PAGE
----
Briana Scurry is a legendary goalkeeper, two-time Olympic gold medalist, and Women’s World Cup champion as well as an excellent speaker. She was one of the most successful goalkeepers in the U.S. Women’s National Team history.
The way she played oozed excellence, and her brilliance inspired a nation. Scurry paved the way for future generations of African-American talent in the United States Women National Team.
Scurry, a Minnesota native was one of the first African American professional female soccer players and one of the only openly LGBT players in the league.
Scurry was a high school multi-sport athlete in Minnesota. She excelled in soccer and basketball. She attended the University of Massachusetts, where she led the team to the NCAA Women’s College Cup.
Called into the U.S. team by then-coach Tony DiCicco, she was the U.S. team’s goalkeeper from 1994 to 2008. Barely a year after joining the team, as the starting goalkeeper, Scurry led the side to a third-place finish in the 1995 Women’s World Cup.
Scurry’s best career moment was in the U.S. team’s overtime victory over China with over 90,000 fans at the Rose Bowl during the 1999 Women’s World Cup title match when she saved one of the penalty kicks to ensure the win.
That particular save and the impact of that match projected her and the team to the world. There she got her fame, and her heroics still talked about today.
Scurry paved the way for future generations of African-American talent on the USWNT, and for that, we are forever grateful.
After 1999, she was benched for the 2000 Olympics, serving as the backup but Scurry fought her way back into the game by performing well for the Atlanta Beat of the now-defunct Women’s United Soccer Association and earned her starting spot back in 2002.
In 2001, WUSA was the world’s first women’s league where the players were paid as professionals. Scurry played three seasons as a starting goalkeeper for the Atlanta Beat.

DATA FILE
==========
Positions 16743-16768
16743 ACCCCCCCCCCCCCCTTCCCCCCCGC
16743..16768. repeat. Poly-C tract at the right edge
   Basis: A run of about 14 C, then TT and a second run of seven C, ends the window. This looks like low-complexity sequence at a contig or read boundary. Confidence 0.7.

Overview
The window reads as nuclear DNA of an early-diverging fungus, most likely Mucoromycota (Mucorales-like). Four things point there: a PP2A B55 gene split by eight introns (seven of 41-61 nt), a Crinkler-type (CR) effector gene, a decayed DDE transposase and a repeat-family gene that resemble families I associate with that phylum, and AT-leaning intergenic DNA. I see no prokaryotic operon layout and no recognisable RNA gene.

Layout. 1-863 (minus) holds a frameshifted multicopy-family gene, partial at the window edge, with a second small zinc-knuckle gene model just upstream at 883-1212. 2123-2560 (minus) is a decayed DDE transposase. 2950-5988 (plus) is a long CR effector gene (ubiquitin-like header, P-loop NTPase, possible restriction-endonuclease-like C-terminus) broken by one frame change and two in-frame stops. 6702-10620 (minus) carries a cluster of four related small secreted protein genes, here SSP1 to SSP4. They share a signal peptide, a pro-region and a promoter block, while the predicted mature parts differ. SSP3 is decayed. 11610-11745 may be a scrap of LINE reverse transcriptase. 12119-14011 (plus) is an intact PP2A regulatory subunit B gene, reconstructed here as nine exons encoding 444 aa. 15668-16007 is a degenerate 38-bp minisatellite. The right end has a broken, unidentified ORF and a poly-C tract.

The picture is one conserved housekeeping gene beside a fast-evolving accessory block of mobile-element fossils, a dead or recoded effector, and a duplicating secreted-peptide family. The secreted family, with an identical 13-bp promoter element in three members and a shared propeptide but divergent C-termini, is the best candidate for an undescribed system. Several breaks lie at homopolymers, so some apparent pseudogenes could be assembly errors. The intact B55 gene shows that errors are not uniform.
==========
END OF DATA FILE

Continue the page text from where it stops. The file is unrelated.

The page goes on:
She started for the USA in the 2003 FIFA Women’s World Cup and 2004 Summer Olympic Games. She also played two matches for the USA in the 2007 FIFA Women’s World Cup and was the alternate goalkeeper on the 2008 Olympic Team.
She was the only African-American starter on the USWNT throughout the 1990s. Scurry played 173 matches, the most-ever by a U.S. goalkeeper, and secured the backline in the team’s most successful stretch flanked by the 1996 Olympics gold medal and the 1999 FIFA Women’s World Cup.
Scurry’s career would experience a drastic shift when in April 2010 a Philadephia forward slammed into her. She developed headaches which eventually led to her retirement.
Scurry became depressed and suffered continuous concussions and trauma. At a point, she contemplated suicide because she had no money and had to pawn her gold medals.
Scurry is currently general manager of South Florida’s MagicJack FC, a Women’s Professional Soccer (WPS) team. She is a respected voice on concussions and her exposure has translated into a successful business as a speaker.
Scurry has spoken at numerous events for organizations including leading research hospitals, top Fortune 500 corporations, influential non-profits, as well as community and youth events. She has also participated in large conferences focusing on topics ranging from concussion and sports safety to LGBT and diversity issues.
On Dec. 6, 2017, the Washington Spirit named Scurry the team’s first assistant coach on its technical staff and an adviser for the Maryland and Virginia Development Academy programs.
“Life doesn’t always go the way you want it to, but you can come out of the ashes and rise up,” Scurry said.
Scurry has had quite a handful of accomplishments: 1989 high school All-American, 1993 National Collegiate Goalkeeper of the Year, 3-time Algarve Cup winner, 2-time CONCACAF Gold Cup winner, 2-time Olympic gold medalist, Women’s World Cup winner.
But the ultimate one was her 2017 induction into the U.S. Soccer Hall of Fame becoming the first black woman ever to be and remains the only one in the Hall. She has also been immortalized in the Smithsonian’s National Museum of African American History and Culture in several areas, including a powerful Title IX exhibit.